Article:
Craig McAngus looks at how the SNP has to both protest and oppose, and this won’t be an easy balancing act. This post orignally appeared on Holyrood.
The SNP’s result at the General Election was nothing short of astounding. Despite being on the losing side of the referendum, the party has become a winner in an electoral contest that it has never managed to conquer before.
The hard work now starts for the SNP: it is now the House of Commons’ third party, replacing the decimated Liberal Democrats, and will play a far more significant role in the business of the UK Parliament than it has done in its entire history, with the exception of the late 1970s perhaps.
This provides the SNP with valuable opportunities, but it also presents the party with some potential obstacles as well.
The polls did not predict the outcome of the General Election, and with a Conservative government possessing a majority there is now no opportunity for the SNP to be proactive in the sense of playing a role in shaping UK Government policy. They are very much resigned to the opposition benches.
How they choose to oppose will therefore be of huge importance.
The SNP is a very different party now to what it was 20 or 30 years ago. Devolution gave the party a new type of relevance and thus shaped its behaviour, strategy and organisational profile.
It has become a party of power as opposed to a party of protest. However, now it has to be both: it has to oppose and protest against the Conservative government whilst governing in Scotland.
The SNP has flagged up the question of legitimacy.
Indeed, legitimacy was a crucial ingredient that helped to deliver devolution. How could a Conservative government justifiably govern Scotland having only a handful of Scottish seats?
Now, of course, that question is even more pronounced given the success of the SNP in Scotland and the success of the Conservatives in England. Furthermore, the manifestos and policy commitments of these two parties is very different, further increasing the lack of legitimacy of the current UK Government from the point of view of the SNP.
The spectre of a Conservative government, coupled with the legitimacy issue, will encourage many to protest against it rather than simply oppose it. This will be undoubtedly true for the SNP too, and there is always a balance to be struck between opposition and protest.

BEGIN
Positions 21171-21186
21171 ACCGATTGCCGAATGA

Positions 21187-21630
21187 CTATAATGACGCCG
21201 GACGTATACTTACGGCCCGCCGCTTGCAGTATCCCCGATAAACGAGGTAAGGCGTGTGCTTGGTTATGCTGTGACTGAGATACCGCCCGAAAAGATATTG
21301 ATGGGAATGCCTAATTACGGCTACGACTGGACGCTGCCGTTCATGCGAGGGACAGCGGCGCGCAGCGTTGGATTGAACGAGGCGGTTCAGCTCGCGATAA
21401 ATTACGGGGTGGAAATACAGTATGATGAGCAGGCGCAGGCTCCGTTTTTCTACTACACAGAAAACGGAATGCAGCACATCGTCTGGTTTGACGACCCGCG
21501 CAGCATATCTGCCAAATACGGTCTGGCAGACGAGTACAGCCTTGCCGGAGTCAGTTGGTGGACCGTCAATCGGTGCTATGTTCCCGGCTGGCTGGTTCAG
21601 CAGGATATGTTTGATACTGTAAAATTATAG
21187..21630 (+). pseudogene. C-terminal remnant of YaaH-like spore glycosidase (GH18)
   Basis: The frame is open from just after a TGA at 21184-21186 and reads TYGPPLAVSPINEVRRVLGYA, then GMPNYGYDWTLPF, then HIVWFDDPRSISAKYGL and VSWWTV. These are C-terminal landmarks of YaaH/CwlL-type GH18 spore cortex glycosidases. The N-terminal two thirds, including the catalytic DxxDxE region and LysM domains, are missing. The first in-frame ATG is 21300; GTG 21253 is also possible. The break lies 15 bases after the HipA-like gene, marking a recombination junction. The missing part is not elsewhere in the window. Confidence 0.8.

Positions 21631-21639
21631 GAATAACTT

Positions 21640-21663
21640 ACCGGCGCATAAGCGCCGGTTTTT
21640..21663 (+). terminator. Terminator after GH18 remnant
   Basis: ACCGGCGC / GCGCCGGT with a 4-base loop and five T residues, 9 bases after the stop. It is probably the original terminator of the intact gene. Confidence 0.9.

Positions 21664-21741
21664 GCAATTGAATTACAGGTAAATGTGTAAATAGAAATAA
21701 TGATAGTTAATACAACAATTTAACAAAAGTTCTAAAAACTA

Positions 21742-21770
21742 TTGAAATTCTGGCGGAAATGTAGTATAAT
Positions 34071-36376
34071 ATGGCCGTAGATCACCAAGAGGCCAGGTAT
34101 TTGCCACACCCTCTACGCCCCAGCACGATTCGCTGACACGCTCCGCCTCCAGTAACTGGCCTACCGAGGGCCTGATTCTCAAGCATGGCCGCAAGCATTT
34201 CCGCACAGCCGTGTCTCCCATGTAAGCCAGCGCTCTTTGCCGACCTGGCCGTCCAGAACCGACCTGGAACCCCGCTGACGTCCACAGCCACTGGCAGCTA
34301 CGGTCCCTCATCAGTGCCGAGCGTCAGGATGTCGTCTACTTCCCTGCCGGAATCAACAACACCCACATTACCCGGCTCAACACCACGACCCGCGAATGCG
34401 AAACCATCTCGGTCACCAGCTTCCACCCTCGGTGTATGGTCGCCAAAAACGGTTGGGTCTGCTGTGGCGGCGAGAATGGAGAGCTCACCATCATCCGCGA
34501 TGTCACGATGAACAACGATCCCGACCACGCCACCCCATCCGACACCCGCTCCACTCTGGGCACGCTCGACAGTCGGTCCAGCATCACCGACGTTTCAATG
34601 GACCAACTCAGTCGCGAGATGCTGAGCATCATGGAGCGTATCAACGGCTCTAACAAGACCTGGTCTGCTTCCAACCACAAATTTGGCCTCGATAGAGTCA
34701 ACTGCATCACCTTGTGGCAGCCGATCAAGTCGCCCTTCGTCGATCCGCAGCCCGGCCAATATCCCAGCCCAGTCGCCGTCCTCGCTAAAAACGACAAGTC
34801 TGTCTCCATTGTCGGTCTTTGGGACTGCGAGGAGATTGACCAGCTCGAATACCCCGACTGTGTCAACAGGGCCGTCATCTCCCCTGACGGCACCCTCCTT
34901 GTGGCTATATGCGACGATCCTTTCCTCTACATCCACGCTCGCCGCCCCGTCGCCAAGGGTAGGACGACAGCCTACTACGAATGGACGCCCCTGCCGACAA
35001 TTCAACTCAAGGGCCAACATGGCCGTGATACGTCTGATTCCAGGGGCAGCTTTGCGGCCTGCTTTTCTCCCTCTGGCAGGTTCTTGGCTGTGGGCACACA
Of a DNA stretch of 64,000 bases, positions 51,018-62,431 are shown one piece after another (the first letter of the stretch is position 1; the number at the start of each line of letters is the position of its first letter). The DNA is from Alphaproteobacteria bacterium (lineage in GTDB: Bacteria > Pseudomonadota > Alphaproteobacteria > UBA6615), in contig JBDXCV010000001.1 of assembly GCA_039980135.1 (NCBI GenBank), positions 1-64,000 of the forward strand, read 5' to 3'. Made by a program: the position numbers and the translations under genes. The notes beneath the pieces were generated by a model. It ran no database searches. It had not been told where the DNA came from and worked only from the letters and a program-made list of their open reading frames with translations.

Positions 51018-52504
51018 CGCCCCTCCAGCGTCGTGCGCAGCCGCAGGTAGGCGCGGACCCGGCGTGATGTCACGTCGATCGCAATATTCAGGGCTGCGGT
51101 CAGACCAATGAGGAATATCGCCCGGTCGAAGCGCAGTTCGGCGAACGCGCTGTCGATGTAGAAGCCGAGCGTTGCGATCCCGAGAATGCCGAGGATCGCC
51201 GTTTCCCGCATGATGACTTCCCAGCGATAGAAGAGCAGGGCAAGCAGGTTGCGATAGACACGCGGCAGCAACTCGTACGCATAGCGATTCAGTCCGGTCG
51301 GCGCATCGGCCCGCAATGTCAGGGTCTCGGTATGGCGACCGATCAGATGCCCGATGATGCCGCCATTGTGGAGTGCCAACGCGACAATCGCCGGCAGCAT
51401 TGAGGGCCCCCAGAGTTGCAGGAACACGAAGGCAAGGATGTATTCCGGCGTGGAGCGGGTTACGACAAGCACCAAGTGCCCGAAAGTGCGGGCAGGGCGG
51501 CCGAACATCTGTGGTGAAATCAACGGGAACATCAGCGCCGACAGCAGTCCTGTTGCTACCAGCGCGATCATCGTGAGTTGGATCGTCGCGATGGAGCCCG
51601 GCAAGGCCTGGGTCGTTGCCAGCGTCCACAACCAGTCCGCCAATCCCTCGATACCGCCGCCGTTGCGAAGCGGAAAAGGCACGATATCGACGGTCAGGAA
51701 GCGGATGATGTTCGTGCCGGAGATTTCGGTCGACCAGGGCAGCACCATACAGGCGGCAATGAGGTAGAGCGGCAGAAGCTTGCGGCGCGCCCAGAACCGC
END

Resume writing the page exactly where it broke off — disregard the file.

Nicola Sturgeon’s threat to withhold legislative consent regarding the proposed repeal of the Human Rights Act is a good example of effective protest of UK Government policy.
The new contingent of SNP MPs contains a high proportion of individuals who have had no parliamentary experience of any kind. Indeed, many of them have cut their teeth in grassroots politics during the independence referendum.
On one hand, this is perhaps one of the reasons why they have been elected: they represent a breath of fresh air and a shift away from the traditional image of a politician. On the other hand, politics at Westminster is a very different animal and requires a very different approach and set of skills in order to make any headway.
There will be a number of contentious issues that arise over the next parliamentary term, and it will be tempting to use the House of Commons as a platform to vocally protest against government policy.
Assuming that there will not be another independence referendum in the foreseeable future and assuming that Scottish Labour is not in the position in 2020 to win back its former heartlands, the SNP will continue to be a major force in the House of Commons.
Over the next couple of years, it will be important to display its credentials as a party of the left, perhaps over and above its credentials as a party that believes in independence, in order to build alliances with other, like minded individuals in other parties, namely the Labour party.
Nicola Sturgeon has spoken of the potential of a sizeable contingent of MPs as a catalyst for reforms to, for example, the budgetary process so that the budget is audited and assessed in terms of its impacts on women, ethnic minorities and other vulnerable groups.
Rather than position the SNP as a party of nationalism she has attempted to position the SNP as a party of the reformist left, one that will challenge the structures of the British state in order to make it more effective in reducing inequality and promoting social justice.
If the SNP are to remain a significant force in the House of Commons in the future, focussing their attention outwards will help them build bridges and alliances with other parties in future, especially Labour.
It will also show voters in other parts of the UK that the SNP is not a party that has independence and, as many see it, the destruction of the UK as its only focus and objective.
And yet, the SNP’s members and supporters will want to see tangible constitutional progress being made. It is not enough for the party to simply portray itself as a constructive, reformist party of the left. It has to show those loyal to it that the cause of independence is being furthered.
Therefore, the SNP will always have to balance between attempting to build alliances and improve the current system of governance that the UK practices with its aim of removing the influence of the British state over Scotland.
This will not be easy given that it may make the business of any potential alliances with Labour, however fleeting, particularly difficult.
Therefore, existing as an elected protester against the British state whilst being part of an effective opposition to the Conservatives and their policy programme will be a balancing act that the SNP will have to play very carefully.